What are the Different Forms of Writing & Why are they Important?
What is Expository Writing? Expository writing is commonly found in textbooks and online. The goal of Expository writing is to inform, explain, describe or define something to the reader.
What is Descriptive Writing? Descriptive Writing is the use of visual words by an author to aid the reader in visualizing a person, place or thing. Metaphors, similes, and symbols are commonly used when writing descriptively.
What is Narrative Writing? When writing narratively an author assumes the role of the character and writes as if they were that person for example, novels, poetry, and biographies are commonly written as narratives.
What is Persuasive Writing? The content of this type of writing style expresses the opinions of the writer and are commonly found in advertising (i.e. commercials and infomercials).
What is Creative Writing? In creative writing any idea that the author can imagine can be used to enthrall and captivate the reader. Examples of creative writing are short stories, poetry, novels, and plays.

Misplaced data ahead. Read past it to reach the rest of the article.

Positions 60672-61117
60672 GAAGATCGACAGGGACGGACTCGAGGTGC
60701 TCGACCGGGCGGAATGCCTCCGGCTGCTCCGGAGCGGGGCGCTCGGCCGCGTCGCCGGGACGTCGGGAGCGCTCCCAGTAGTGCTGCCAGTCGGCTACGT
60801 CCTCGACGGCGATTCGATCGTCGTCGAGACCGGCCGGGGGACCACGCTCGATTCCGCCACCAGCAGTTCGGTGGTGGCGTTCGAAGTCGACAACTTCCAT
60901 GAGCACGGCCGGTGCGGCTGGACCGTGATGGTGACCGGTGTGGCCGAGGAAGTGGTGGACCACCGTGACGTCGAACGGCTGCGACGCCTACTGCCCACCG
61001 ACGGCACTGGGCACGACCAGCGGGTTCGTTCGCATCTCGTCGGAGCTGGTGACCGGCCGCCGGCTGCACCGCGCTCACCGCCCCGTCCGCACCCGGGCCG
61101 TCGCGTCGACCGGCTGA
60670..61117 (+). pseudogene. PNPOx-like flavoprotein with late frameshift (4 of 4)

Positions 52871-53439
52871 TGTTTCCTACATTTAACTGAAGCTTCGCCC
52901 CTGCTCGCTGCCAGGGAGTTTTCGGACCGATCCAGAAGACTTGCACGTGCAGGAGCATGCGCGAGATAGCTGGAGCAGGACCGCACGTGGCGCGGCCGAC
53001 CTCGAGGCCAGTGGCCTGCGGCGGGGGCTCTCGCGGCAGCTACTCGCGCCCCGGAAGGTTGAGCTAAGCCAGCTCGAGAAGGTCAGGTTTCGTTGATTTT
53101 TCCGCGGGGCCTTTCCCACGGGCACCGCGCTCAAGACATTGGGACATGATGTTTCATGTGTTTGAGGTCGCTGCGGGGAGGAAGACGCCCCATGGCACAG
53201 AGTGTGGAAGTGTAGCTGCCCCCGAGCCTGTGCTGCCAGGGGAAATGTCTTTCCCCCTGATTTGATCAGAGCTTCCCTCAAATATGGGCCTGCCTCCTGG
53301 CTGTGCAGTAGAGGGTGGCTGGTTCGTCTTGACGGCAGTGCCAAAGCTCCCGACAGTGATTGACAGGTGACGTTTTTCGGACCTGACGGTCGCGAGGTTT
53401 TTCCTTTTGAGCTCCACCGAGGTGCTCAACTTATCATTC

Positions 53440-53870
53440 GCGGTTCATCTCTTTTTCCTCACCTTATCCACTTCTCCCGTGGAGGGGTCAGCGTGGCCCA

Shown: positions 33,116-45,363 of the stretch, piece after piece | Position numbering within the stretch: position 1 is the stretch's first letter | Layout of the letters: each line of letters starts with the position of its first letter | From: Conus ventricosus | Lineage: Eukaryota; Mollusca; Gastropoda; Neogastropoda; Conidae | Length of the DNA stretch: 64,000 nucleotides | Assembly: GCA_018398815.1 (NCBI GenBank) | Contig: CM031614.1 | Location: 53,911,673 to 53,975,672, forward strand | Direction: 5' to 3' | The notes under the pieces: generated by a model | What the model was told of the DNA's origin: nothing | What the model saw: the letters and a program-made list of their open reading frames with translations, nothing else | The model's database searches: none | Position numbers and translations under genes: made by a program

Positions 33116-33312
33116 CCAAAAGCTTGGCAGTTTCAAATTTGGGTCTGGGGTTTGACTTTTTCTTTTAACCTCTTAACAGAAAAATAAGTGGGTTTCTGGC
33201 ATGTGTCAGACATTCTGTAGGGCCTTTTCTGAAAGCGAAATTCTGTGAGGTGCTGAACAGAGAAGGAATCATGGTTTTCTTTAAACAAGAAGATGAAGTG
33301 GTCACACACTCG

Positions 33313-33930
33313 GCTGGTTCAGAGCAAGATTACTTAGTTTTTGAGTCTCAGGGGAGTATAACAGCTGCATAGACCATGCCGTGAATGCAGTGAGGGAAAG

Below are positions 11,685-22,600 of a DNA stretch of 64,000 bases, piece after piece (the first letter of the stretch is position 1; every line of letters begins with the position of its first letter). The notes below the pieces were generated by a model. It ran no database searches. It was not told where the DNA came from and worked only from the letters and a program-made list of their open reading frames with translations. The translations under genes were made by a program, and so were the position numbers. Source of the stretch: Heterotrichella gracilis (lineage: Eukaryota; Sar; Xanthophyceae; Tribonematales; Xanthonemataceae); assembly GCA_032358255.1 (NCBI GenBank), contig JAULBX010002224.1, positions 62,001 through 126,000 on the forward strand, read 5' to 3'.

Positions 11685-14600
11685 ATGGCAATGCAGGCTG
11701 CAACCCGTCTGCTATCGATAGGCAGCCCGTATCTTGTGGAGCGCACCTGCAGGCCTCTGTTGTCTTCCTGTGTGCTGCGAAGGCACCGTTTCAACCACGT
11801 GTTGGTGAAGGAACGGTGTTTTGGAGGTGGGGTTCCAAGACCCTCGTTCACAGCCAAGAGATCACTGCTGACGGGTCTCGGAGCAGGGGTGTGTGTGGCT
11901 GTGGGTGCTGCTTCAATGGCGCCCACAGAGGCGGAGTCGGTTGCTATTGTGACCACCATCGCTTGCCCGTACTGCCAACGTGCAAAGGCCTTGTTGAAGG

What Makes Writing So Important? Writing is the primary basis upon which your work, your learning, and your intellect will be judged—in college, in the workplace, and within the community. With that mindset, our goal is to equip all students with writing skills through grammar in order to allow do one or more of these
- Writing is portable and permanent. It makes your thinking visible.
- Writing helps you move easily among facts, inferences, and opinions without getting confused—and without confusing your reader.
- Writing fosters your ability to explain a complex position to readers, and to yourself.
- Writing out your ideas permits you to evaluate the adequacy of your argument.
- Writing stimulates you to extend a line of thought beyond your first impressions or gut responses.
- Writing helps you understand how truth is established in a given discipline.
- Writing equips you with the communication and thinking skills you need to participate effectively in democracy.
~Based upon brochures from Brown University, University of Missouri, and Marquette University